The first essential to efficient administration of any enterprise is full knowledge of its present make-up and operation. Without full and complete information before them, as to existing organization, personnel, plant, and methods of operation and control, neither legislators nor administrators can properly perform their functions.
The greater the work, the more varied the activities engaged in, and the more complex the organization employed, the more imperative becomes the necessity that this information shall be available-- and available in such a form that it can readily be utilized.
Of all undertakings, none in the United States, and few, if any, in the world, approach in magnitude, complexity, and importance that of the national government of the United States. As President Taft expressed it in his message to Congress of January 17, 1912, in referring to the inquiry being made under his direction into the efficiency and economy of the methods of prosecuting public business, the activities of the national government "are almost as varied as those of the entire business world. The operations of the government affect the interest of every person living within the jurisdiction of the United States. Its organization embraces stations and centers of work located in every city and in many local subdivisions of the country. Its gross expenditures amount to billions annually. Including the personnel of the military and naval establishments, more than half a million persons are required to do the work imposed by law upon the executive branch of the government.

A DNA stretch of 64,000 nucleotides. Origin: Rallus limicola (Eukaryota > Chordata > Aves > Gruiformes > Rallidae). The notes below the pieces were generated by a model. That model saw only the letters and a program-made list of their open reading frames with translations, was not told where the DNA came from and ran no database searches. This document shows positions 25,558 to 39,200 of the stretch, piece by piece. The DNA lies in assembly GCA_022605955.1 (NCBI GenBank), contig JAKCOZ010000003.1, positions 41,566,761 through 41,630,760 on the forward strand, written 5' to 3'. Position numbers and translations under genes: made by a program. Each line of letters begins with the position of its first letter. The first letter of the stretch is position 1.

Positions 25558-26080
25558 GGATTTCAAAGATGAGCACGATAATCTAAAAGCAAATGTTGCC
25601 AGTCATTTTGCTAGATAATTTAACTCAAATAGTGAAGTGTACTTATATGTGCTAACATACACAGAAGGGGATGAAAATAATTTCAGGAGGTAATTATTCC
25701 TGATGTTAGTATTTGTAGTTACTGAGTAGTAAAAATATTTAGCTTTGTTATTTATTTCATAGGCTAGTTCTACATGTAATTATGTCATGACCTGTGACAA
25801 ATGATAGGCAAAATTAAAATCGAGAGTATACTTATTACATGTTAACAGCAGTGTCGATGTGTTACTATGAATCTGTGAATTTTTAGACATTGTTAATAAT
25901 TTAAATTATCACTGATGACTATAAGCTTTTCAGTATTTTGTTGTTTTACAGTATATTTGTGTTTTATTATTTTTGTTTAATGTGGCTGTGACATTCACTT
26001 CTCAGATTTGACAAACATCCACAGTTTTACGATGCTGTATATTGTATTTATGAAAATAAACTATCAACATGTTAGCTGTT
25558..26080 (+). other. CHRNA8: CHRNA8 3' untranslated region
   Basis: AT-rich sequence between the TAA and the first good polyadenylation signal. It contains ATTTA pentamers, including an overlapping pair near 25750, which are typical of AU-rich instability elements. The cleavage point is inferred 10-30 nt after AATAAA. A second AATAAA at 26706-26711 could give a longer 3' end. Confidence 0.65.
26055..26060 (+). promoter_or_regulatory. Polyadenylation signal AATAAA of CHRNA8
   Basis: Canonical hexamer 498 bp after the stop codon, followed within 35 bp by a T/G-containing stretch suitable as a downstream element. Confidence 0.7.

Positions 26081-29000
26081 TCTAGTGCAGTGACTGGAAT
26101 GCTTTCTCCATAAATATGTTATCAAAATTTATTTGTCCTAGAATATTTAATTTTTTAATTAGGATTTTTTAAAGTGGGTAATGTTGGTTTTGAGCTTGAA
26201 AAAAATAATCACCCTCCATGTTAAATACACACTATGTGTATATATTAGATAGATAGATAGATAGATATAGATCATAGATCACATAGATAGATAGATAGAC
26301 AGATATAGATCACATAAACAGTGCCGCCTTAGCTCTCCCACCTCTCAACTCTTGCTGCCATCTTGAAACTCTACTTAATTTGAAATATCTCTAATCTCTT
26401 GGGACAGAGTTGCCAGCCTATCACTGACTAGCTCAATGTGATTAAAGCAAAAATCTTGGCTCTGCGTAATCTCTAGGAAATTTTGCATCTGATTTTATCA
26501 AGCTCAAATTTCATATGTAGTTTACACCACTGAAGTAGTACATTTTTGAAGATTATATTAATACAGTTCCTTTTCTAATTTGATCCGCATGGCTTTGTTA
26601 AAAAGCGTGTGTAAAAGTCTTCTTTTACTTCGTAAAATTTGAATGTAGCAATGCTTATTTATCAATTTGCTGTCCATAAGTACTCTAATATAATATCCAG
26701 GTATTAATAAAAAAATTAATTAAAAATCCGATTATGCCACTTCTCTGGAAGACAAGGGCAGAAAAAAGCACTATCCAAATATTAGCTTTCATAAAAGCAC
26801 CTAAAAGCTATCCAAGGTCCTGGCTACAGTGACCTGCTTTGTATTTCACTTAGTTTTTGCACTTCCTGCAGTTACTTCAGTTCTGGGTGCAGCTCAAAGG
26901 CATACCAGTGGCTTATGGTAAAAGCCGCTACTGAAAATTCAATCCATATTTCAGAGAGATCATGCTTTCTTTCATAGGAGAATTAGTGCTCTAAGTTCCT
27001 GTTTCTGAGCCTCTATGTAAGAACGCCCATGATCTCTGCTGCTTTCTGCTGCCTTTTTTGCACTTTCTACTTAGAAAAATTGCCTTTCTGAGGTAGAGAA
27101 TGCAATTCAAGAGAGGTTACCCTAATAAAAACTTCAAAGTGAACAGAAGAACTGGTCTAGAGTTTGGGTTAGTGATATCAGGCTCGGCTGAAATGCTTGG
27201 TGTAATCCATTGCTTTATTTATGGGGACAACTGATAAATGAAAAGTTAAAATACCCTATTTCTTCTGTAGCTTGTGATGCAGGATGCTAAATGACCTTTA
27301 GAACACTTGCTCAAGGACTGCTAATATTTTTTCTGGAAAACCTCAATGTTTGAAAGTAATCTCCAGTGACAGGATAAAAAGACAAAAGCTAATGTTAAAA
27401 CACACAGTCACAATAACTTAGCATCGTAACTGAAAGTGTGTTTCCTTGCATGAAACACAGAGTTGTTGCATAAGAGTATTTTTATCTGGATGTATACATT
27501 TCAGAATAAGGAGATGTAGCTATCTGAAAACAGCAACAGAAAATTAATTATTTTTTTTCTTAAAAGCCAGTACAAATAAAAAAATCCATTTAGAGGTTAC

"This vast organization has never been studied in detail as one piece of administrative mechanism. Never have the foundations been laid for a thorough consideration of the relations of all of its parts. No comprehensive effort has been made to list its multifarious activities or to group them in such a way as to present a clear picture of what the government is doing. Never has a complete description been given of the agencies through which these activi-